The ability to collect heat from the sun as it hits glass windows during the day, and release it at night when it gets cold, sounds a brilliant idea to combat global heating. It would be still better if heat could be stored until the following winter and used to warm homes and offices.
A team of scientists has designed a molecule than can do both those things. It is made of carbon, hydrogen and nitrogen and when hit by sunlight re-forms into a different molecule that stores the energy to be released later.
A film on the glass of office blocks would be tinged yellow in the mornings until the window is in the sun, when the molecule would capture the heat and become entirely transparent. It goes on working, removing the heat until the sun goes down, when the molecule gradually releases the heat and resumes its yellow colour. In homes the system can be adapted to liquid form and the transformed molecules collected in a tank in the summer then, in the winter, mixed with a catalyst to release the stored heat back into the house.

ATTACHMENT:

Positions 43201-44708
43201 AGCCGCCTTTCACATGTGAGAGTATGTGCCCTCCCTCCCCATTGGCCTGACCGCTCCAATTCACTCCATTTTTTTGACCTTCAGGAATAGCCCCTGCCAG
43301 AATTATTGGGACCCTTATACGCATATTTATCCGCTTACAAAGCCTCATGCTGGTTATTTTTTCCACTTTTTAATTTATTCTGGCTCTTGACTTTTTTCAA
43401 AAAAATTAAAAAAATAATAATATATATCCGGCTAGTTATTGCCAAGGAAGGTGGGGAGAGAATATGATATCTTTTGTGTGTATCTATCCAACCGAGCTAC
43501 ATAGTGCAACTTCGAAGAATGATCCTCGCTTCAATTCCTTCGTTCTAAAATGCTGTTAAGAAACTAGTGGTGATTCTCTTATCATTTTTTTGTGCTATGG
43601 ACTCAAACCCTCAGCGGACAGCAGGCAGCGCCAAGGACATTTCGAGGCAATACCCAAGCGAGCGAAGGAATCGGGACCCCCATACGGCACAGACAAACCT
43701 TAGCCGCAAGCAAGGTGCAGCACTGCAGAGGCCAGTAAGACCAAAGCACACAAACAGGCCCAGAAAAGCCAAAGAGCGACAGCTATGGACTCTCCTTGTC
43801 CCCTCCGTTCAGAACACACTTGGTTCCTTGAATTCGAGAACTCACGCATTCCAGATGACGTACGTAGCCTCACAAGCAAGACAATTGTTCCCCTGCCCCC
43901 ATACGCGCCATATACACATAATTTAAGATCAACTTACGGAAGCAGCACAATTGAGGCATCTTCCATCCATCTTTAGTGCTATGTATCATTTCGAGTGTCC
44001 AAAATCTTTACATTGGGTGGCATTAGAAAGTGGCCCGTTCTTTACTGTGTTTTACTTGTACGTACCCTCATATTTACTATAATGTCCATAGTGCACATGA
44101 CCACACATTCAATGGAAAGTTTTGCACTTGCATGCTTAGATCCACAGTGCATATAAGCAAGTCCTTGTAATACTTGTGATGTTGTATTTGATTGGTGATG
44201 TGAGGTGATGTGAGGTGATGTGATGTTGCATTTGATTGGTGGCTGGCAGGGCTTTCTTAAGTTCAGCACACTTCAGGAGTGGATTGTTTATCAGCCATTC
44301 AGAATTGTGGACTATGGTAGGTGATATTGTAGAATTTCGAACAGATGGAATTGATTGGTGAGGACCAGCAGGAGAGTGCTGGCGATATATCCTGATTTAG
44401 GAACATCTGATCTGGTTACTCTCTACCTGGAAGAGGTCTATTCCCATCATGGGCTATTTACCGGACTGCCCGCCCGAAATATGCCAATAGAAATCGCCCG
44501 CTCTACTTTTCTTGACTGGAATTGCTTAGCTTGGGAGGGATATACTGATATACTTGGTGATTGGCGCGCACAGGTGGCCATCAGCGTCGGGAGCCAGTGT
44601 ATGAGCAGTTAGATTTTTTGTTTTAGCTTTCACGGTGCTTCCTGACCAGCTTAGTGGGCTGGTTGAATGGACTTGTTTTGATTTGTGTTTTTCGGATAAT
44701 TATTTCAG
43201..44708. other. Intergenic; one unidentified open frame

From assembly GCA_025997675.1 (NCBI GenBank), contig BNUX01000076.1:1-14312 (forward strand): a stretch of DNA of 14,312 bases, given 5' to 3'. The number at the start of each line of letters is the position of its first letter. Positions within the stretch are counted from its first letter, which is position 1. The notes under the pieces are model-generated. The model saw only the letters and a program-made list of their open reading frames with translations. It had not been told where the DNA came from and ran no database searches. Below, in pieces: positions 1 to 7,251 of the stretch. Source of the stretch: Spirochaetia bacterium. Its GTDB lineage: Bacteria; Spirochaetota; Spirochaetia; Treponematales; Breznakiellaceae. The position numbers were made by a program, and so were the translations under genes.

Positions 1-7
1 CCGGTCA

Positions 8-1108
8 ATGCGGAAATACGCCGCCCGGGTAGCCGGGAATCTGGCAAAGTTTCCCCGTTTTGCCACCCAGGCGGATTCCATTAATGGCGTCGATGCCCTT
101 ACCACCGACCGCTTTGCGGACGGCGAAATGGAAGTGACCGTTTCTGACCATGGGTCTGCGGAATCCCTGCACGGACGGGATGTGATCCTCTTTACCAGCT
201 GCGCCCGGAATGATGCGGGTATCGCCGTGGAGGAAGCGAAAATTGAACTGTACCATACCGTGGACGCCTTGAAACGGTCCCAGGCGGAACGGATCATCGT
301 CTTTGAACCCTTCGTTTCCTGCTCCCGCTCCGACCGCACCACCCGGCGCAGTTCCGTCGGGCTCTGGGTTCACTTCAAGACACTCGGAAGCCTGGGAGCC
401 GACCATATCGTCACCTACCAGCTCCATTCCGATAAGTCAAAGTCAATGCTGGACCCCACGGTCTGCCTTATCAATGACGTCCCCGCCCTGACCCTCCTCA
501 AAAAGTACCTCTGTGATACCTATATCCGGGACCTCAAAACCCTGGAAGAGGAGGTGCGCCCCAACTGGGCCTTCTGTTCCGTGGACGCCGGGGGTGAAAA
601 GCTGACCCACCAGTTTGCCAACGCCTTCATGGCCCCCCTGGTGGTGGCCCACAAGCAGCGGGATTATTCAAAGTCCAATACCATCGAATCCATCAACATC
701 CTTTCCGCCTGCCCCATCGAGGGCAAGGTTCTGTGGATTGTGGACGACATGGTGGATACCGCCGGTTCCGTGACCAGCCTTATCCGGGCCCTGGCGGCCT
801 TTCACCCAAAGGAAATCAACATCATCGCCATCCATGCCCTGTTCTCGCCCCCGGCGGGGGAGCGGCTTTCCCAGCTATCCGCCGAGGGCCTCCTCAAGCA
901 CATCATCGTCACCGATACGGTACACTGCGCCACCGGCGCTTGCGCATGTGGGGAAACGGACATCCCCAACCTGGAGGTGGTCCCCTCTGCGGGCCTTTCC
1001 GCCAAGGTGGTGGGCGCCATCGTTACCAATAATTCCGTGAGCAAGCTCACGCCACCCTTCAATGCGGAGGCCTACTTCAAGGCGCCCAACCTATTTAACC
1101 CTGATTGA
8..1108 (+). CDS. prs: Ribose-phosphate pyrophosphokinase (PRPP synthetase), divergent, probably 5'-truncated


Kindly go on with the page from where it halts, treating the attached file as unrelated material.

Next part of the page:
It sounds too good to be true but Swedish researchers say they are close to commercial applications, potentially saving costs in air conditioning and heating.